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GB320:Coffee - (Spring 2019) Sections 007, 008, 009, 010, 011 & 012 (Flynn, Grusby, Sambare, Young & Morin)

This guide will assist you with your GB320 Project. It provides a starting point for conducting the secondary research necessary to complete your first assignment. Please examine all of the recommended sources carefully.

Keyword and Smarter Searching Strategies

Searching Smart: Keywords

When you search in the databases listed on this guide or on the Internet, don't limit yourself to one search!

Think about the information you are searching for and brainstorm a list of the various keywords that describe your topic. Ask yourself, "Which words or combination of words will retrieve the specific information you need?" As you retrieve information, take note of any new/different keywords or subject terms. Then, expand or refine your search as needed.

Some keywords or phrases include:

  • "coffee shops"
  • "coffee chains"
  • cafes
  • "snack shops"
  • RTD (Ready to drink)
  • "Cold brew"
  • Jamaica Plain (02130-0016)
  • 659 Centre St.
  • "Word of Mouth"
  • Viral Marketing
  • specific "Brand name"
  • specific "Company name"
  • Industry codes may vary widely across databases, but here are some to start with:

(Wondering what these asterisks and quotation marks mean? Read the "How to Phrase Your Searches" box below.)

How to Phrase Your Searches

The library's databases may have different interfaces, but they do share basic search principles. Some of these principles are listed below. It is important to look for the "Advanced Search" option of the database as it offers you greater control over the construction of your search.

Boolean Searching

Boolean Searching is the cornerstone to an effective search strategy.  Boolean searching refers to searching using a combination of words and the three Boolean Operators: AND, OR, NOT.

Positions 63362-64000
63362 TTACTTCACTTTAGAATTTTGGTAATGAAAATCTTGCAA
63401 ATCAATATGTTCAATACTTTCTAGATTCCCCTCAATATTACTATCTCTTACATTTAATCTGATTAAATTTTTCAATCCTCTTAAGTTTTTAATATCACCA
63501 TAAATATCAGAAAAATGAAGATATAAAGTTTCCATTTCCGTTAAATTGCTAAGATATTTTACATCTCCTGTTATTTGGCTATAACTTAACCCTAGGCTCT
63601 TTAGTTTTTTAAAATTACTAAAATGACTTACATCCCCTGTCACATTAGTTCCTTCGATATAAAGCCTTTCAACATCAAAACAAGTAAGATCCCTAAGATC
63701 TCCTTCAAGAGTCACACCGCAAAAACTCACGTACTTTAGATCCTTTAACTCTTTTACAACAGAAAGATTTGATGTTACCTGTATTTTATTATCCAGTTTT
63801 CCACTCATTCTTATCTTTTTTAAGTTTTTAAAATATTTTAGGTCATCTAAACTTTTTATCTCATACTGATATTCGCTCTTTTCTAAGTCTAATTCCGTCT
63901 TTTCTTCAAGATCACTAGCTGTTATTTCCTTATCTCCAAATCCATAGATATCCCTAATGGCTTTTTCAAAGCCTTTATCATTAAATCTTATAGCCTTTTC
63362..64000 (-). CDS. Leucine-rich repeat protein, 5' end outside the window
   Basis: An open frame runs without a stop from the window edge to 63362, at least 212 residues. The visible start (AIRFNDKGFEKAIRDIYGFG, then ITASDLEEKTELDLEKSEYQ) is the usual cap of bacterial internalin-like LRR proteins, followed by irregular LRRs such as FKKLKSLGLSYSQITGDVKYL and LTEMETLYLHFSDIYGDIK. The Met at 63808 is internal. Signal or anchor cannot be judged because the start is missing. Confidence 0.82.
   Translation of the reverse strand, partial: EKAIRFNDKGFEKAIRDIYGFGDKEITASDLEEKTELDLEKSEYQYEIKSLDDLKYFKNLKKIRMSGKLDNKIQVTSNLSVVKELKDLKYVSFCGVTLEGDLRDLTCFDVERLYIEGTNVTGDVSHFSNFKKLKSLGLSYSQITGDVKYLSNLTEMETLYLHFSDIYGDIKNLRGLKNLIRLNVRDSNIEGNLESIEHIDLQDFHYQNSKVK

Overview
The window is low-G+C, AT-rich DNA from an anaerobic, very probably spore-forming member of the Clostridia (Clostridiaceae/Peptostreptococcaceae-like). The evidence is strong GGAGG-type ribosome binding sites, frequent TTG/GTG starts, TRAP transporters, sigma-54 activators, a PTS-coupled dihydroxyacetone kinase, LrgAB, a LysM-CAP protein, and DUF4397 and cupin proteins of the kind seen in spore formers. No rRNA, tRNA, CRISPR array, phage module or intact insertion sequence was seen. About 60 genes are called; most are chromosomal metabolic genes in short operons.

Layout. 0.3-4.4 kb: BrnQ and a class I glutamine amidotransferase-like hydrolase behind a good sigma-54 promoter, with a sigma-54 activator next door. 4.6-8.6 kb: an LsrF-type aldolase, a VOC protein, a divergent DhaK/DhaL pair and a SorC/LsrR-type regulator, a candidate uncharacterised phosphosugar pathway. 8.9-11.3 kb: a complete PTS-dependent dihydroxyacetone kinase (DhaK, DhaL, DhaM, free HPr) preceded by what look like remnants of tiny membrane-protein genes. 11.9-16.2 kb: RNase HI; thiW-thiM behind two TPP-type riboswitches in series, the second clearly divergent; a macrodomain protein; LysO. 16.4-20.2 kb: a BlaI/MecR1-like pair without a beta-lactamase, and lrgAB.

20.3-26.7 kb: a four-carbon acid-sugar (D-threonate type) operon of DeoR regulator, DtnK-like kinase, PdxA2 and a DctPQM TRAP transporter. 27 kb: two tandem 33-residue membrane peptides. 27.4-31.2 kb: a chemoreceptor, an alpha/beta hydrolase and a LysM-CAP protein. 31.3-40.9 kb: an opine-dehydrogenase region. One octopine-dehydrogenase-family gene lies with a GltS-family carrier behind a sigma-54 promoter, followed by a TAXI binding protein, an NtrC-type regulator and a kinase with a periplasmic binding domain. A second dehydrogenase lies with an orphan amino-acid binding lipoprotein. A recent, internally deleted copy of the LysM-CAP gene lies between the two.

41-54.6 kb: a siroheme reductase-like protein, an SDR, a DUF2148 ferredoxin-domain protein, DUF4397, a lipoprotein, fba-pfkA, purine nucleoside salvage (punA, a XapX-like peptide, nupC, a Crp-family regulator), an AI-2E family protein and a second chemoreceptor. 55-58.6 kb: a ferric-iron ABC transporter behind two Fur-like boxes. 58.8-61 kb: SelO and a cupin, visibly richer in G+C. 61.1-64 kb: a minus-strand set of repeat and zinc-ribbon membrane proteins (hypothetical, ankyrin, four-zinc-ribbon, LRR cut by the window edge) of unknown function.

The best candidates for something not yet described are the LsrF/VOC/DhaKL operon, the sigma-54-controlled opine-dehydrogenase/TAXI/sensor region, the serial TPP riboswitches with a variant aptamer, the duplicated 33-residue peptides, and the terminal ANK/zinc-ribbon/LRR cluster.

AND will make your search smaller.  If you are retrieving too many records on your topic, try adding another search term with the operator AND.
For example: "coffee shops" AND chains

OR will make your search bigger. If you are retrieving too few records on your topic, try adding another search term with the operator OR.     
For example: chains OR franchises

NOT will exclude a word from your search results.  If you are retrieving too many records on an unrelated topic, try eliminating a word with the operator NOT.  
For example: "coffee shops" NOT "full service restaurants"

(I couldn't come up with a useful example just yet.)

Phrase Searching

To search for two or more words in the exact order in which they are entered, enclose the phrase in quotation marks "".
For example: "brewed coffee"

Truncation

Truncation allows you to search the "root" form of a word with all its different endings by adding a symbol to the end of a word.  Truncation symbols vary by database (check the help screens or ask a librarian), but are usually one of the below: 
                           * (asterisk)                         ! (exclamation point)                  ? (question mark)

For example: advertis* will search for advertising, advertise, advertisement, etc.